- Acer George Forrest is known for its unique red bark and dark green leaves. This is a great tree for all seasons.
Posted 10th Mar 4:15pm
Read more >
Check out Ellie’s eight great for wildlife, these varieties were full of bees and butterflies last year as you can see from the photos. Be sure to include them in your planting plans for summer borders.
Echinacea Magus the perfect addition to a sunny perennial border flowering from July – September it’s a bee and butterflies favourite and thrives in full sun.
Agastache ‘black adder’ great for the back of a border to create height throughout the summer flowering in July right through to October it would great behind Echinacea Magnus in a sunny border.
Buddleia varieties – There’s a reason Buddleia’s are also known as butterfly bush and that’s because there a butterflies favourite they will thrive in full sun or partial shade and will flower from June through to October.
Scabiosa ‘Pink Mist’ These scabiosa’s were full of bees last year and are sure to be full of them this summer when they flower in June – September.
Achillea ‘Terracotta’ look great in a perennial border alongside salvias, and will flower from June – September. It will be full of bees.
Lavender Hidcote – in a study it was found that lavenders were one of the most attractive plants to bees, our lavender are always full of bees throughout July – September they make a great edging plant in a border.
Coreopsis Sunfire a great addition to a sunny border or patio pot flowering from June – October it’s perfect for attracting bees and butterflies to your garden.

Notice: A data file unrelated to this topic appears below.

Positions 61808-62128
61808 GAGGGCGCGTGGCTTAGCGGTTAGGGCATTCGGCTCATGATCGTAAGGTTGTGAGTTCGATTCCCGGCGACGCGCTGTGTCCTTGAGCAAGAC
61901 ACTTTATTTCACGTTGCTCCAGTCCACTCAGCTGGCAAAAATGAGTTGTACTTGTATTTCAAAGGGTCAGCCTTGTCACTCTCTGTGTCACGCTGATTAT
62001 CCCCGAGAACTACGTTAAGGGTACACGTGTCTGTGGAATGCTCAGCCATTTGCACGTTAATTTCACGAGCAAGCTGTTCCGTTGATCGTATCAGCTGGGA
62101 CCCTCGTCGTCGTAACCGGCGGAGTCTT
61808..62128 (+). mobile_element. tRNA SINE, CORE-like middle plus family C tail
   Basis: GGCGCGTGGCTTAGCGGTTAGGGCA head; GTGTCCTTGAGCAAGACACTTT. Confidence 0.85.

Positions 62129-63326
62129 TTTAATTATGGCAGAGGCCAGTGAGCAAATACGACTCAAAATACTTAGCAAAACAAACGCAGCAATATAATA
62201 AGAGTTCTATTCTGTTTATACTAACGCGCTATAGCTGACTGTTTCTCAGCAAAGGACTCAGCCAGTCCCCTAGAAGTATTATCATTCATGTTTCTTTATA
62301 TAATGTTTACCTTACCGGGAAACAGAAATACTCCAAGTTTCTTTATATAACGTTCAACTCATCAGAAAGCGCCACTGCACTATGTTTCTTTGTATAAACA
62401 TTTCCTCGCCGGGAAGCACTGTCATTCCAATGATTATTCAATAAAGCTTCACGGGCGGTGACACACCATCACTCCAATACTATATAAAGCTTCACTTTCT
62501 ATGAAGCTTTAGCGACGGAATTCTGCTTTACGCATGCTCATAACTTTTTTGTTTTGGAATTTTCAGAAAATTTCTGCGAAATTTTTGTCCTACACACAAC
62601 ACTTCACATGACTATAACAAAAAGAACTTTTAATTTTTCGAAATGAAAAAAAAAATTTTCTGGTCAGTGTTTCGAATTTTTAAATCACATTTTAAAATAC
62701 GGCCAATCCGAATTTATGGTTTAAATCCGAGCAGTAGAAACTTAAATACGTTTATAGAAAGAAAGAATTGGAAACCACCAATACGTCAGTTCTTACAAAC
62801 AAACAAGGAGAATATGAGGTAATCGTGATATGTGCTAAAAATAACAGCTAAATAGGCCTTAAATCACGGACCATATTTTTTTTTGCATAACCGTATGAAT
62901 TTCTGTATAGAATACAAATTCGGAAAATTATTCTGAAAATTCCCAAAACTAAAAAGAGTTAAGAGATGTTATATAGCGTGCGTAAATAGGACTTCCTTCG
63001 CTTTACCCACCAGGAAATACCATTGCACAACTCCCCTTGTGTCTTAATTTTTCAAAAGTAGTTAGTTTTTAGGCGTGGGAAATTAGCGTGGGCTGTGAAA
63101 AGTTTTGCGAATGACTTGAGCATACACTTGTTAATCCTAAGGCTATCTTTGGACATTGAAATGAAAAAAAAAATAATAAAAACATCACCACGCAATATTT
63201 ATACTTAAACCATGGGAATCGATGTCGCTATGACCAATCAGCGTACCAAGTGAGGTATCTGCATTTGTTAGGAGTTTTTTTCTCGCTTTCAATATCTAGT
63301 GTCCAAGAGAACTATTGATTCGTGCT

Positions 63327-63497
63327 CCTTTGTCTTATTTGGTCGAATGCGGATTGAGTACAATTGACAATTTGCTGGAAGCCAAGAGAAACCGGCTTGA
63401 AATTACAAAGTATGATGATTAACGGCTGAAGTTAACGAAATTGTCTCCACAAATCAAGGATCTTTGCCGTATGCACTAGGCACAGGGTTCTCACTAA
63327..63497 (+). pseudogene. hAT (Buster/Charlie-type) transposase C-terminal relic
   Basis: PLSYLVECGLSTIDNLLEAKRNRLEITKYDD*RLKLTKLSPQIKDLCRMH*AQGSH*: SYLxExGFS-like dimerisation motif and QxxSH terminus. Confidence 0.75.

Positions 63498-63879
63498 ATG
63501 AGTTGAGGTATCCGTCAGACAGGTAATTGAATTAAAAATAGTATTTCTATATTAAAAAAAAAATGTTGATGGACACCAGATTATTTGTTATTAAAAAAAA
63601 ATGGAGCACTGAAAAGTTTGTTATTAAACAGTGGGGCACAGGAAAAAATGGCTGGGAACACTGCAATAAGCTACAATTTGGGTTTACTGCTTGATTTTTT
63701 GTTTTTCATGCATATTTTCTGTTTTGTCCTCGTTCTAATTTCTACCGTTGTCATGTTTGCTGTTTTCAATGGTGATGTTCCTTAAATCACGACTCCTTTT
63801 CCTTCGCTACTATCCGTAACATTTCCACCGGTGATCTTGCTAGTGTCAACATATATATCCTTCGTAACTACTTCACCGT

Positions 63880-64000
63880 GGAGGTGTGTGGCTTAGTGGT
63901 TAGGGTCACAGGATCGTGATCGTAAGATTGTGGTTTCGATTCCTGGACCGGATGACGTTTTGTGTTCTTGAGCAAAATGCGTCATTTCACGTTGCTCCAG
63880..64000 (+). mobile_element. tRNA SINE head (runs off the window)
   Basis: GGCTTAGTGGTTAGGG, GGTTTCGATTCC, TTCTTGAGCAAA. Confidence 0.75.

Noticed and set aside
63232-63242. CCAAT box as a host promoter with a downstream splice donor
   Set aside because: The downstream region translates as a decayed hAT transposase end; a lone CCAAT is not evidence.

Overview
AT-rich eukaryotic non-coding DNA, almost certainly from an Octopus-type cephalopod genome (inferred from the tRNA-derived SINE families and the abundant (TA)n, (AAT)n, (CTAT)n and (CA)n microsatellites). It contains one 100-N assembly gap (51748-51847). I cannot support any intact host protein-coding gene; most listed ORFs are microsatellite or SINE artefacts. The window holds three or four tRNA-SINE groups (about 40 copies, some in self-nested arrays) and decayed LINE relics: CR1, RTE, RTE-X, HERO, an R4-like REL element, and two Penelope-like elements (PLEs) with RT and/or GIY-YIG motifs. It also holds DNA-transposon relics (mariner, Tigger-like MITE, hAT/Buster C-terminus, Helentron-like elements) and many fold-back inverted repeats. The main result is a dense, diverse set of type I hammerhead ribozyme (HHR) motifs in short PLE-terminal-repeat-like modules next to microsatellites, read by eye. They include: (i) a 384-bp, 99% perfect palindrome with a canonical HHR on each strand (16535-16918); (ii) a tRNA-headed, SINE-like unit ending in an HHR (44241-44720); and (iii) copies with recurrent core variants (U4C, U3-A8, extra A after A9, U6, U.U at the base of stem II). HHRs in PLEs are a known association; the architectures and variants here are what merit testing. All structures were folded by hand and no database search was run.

Erysimum ‘Golden Jubilee’ one for bees and butterflies preferring full sun or partial shade.
Posted 28th Feb 11:30am
Read more >
Alchemilla mollis has rounded light green leaves with green-yellow small flowers flowering from June through to August it is known for growing in many conditions and is a fully hardy perennial it is great for ground cover in borders.
Vinca minor is well known for its capability in ground covering with its pretty star like blue flowers appearing through spring, summer and autumn. It even grows well in deep shade.
Persicaria Darjeeling red is a late summer flowering ground cover also known as knotweed it is well known for its crimson upright flowers which can be seen from September through to November. It will thrive best in well-drained soil in full – partial shade.
Waldsteinia ternata a semi evergreen creeping ground cover with yellow flowers against its green foliage they are great alongside a path or for edging a border under a tree or banking.